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Ranked #3 on TripAdvisor for things to do in Stockholm, we headed for Stockholm’s Gamla Stan i.e. Old Town. The walk to the area from the port takes about 15 minutes and although there was nothing much of interest to look at along the way, at least we found evidence of a night of heavy partying. 

Celebrations

Gamla Stan is one of the largest and best preserved medieval city centres in Europe, and here you can see the Royal Palace with its 600 rooms, Sweden’s national cathedral Stockholm Cathedral and the Nobel Museum. The Christmas wreaths and decorations were still in place and created a cosy atmosphere even post-Christmas.

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The area isn’t huge and perfect for a leisurely wander along the cobbled streets, peering into crowded passageways and gazing up on the medieval buildings, the surfaces of which look powdery and ancient. There are so many little details on the buildings you'll be snap happy throughout your stroll. Gamla Stan is unsurprisingly very touristy with the appropriate offering of souvenir shops, sweet shops and bric a brac – none of which tickled our fancy. However, we did stop over for a tasty lunch in one of the little cafes that dot the streets.

Gamla Stan is definitely worth checking out when in Stockholm, but head over early morning to avoid the crowds!
Keen on a bit of Stockholm sightseeing beyond the Old Town? Take a bus tour of the city and get your bearings from day one!

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Mirador Del Rio Sunsets And El Golfo Lagoon, Lanzarote

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Lanzarote is the most remarkable of all the Canary Islands.  The eastern most of the seven islands that make up the archipelago, its extraordinary landscape seems to be of another planet.  Great parts of Lanzarote are covered by ash and lava.  Lanzarote also offers a wide array of quiet beaches with fine sand unspoilt, beautiful bays and turquoise waters.  It has many spots that are undisturbed making for a serene environment.

Sunset at Mirador Del Rio

Of all the numerous scenic pleasures Lanzarote has to offer, its sunsets are the most memorable.  The island is not very large, which means that you can get a view of the glorious phenomenon from almost anywhere.  However, the most sensational views are to be had at the north of the island – at Mirador Del Rio.

Mirador Del Rio is a slight, rocky hill, which is a beautiful place to sit and watch the sun go down.  The salmon pink, orange and purple of the setting sun are complimented by other Lanzarote delights.  Sitting on the cliffs overlooking the sea, you will have fields of bluebells on one side and a panoramic view of the sea and its changing colours on the other.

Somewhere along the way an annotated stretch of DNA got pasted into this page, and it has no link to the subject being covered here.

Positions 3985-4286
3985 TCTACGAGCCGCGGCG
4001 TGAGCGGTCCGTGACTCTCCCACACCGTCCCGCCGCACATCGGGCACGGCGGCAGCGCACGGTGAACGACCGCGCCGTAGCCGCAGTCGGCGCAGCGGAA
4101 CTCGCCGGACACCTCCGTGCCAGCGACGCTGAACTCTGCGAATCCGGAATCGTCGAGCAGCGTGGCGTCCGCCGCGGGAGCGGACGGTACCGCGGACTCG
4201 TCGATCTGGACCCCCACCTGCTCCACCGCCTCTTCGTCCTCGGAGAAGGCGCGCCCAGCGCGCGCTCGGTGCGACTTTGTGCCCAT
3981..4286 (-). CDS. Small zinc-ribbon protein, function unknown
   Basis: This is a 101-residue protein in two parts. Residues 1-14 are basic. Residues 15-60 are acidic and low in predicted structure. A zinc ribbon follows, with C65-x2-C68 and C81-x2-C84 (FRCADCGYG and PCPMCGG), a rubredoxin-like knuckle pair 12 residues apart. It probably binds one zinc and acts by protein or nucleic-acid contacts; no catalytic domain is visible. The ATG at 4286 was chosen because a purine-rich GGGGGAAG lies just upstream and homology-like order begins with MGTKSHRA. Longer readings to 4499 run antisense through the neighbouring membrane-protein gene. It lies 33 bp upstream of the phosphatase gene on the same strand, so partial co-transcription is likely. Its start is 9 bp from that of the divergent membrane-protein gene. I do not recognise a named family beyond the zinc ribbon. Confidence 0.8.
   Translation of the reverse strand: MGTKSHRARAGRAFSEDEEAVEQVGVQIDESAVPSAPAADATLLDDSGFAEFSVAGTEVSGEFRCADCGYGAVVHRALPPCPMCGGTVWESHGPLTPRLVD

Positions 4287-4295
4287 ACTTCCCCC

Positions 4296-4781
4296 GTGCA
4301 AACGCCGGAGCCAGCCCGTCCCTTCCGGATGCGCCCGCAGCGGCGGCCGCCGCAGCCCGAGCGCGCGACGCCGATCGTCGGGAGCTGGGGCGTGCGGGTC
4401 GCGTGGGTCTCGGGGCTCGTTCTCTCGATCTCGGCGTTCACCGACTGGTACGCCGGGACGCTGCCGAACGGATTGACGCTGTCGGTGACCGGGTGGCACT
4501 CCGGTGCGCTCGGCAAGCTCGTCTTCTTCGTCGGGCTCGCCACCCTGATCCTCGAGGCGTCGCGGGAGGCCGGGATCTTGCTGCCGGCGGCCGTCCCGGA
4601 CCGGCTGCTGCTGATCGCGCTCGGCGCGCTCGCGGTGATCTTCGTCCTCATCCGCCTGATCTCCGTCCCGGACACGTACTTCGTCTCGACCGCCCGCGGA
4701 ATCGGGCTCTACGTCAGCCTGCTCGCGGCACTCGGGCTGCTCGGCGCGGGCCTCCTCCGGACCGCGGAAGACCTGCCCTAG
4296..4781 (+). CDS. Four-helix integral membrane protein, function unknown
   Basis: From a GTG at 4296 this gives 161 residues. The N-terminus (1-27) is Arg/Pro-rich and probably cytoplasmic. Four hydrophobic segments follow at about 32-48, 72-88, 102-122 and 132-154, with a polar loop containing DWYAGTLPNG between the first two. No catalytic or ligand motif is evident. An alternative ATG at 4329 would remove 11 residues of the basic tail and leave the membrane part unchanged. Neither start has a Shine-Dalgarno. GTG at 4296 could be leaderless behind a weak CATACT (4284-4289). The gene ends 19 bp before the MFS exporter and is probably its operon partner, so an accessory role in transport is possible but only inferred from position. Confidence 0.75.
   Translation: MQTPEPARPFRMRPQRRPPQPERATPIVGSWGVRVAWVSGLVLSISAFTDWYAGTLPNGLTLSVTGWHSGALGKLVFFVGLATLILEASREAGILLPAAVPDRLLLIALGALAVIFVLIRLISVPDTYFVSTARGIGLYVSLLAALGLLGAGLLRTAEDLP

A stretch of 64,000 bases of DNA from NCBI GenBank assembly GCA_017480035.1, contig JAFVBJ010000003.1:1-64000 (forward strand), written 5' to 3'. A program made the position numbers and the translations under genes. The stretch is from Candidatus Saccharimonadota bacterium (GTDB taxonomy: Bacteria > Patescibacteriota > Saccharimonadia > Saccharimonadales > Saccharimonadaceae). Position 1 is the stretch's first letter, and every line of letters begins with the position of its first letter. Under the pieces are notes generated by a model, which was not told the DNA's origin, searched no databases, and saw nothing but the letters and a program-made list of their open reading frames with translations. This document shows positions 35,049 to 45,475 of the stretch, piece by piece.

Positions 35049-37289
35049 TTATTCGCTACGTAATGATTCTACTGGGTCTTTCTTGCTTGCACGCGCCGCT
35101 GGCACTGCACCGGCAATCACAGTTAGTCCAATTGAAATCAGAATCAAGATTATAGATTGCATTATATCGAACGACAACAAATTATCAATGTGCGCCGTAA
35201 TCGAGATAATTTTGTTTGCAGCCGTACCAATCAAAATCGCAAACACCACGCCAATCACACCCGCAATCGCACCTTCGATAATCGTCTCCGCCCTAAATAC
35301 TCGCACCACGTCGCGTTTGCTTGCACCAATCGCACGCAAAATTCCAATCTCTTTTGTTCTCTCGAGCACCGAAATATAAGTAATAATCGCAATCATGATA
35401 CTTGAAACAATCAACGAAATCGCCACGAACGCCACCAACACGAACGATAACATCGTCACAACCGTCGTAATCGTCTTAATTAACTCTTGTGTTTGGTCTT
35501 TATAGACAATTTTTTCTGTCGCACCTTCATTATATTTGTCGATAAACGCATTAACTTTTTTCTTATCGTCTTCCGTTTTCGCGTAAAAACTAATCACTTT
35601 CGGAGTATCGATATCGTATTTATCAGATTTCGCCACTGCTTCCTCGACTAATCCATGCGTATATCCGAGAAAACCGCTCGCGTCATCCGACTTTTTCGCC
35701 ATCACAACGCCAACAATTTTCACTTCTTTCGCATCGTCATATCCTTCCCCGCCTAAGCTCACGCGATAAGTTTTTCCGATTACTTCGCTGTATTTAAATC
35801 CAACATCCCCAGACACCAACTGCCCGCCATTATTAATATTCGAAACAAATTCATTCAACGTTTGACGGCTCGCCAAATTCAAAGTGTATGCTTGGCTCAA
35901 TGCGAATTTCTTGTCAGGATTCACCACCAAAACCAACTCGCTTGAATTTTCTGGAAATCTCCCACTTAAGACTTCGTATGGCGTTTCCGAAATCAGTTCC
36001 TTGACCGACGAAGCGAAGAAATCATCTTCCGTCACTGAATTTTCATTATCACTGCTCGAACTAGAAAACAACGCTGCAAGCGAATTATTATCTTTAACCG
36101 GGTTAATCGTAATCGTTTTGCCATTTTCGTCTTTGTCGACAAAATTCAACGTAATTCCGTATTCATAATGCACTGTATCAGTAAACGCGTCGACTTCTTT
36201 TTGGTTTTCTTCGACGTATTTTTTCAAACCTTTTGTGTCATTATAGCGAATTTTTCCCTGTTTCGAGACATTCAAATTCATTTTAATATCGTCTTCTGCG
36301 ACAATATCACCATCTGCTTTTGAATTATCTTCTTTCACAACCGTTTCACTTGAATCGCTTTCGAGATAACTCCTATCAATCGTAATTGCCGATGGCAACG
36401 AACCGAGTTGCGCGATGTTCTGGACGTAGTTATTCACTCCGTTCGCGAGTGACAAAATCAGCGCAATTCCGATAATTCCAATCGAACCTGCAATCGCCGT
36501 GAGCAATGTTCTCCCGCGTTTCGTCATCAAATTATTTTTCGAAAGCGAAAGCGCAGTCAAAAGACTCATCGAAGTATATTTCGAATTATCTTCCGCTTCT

The tiny island of La Graciosa, not far from the Lanzrote coast, adds further magic to the already incredible vista.

A picnic hamper with a bottle of one of Lanzarote’s many excellent wines are great accessories to accompany your viewing of the celestial special effects of the setting sun!


El Golfo Lagoon

On the opposite side from Mirador Del Rio, on the southwest, is another spectacular Lanzarote gift.  This is El Golfo.  It is the remains of a volcanic crater that has been broken into and eroded by the might of the Atlantic Ocean.  Inside this crater the lagoon – “Charco de los Clicos” – has emerged.

This semi-circular lagoon is intriguingly bright green because of the algae and minerals in the water.  This crater is one of the few and rare examples of hydro-volcanism, a phenomena produced by the interaction of magma or with salt water.  The concentration of special seaweed blossoms pretty well due to the extreme high salt content present in the lake.  This makes an oddly interesting contrast against the sand and rock formation of the crater.

The remains of the volcano are like a painter’s palette with grand brush strokes of black, red, yellow-green and russet layers of cooled lava.  The beach comprises of black volcanic pebbles interspersed with semi-precious green stones valued by jewellers.

The nearby village also called El Golfo is a lovely, small community that has restaurants where you can get some excellent seafood.  You can dine al fresco and enjoy the sunset.

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Al fresco Tapas Bars In Lanzarote

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TapasBefore we start out lets understand what Tapas is.  Tapas are a wide variety of mouth-watering appetizers or snacks of the Spanish cuisine.  It is not the Sanskrit word for deep meditation, though after a tummy-full of Tapas you might want to drift off into a very satisfied mental state.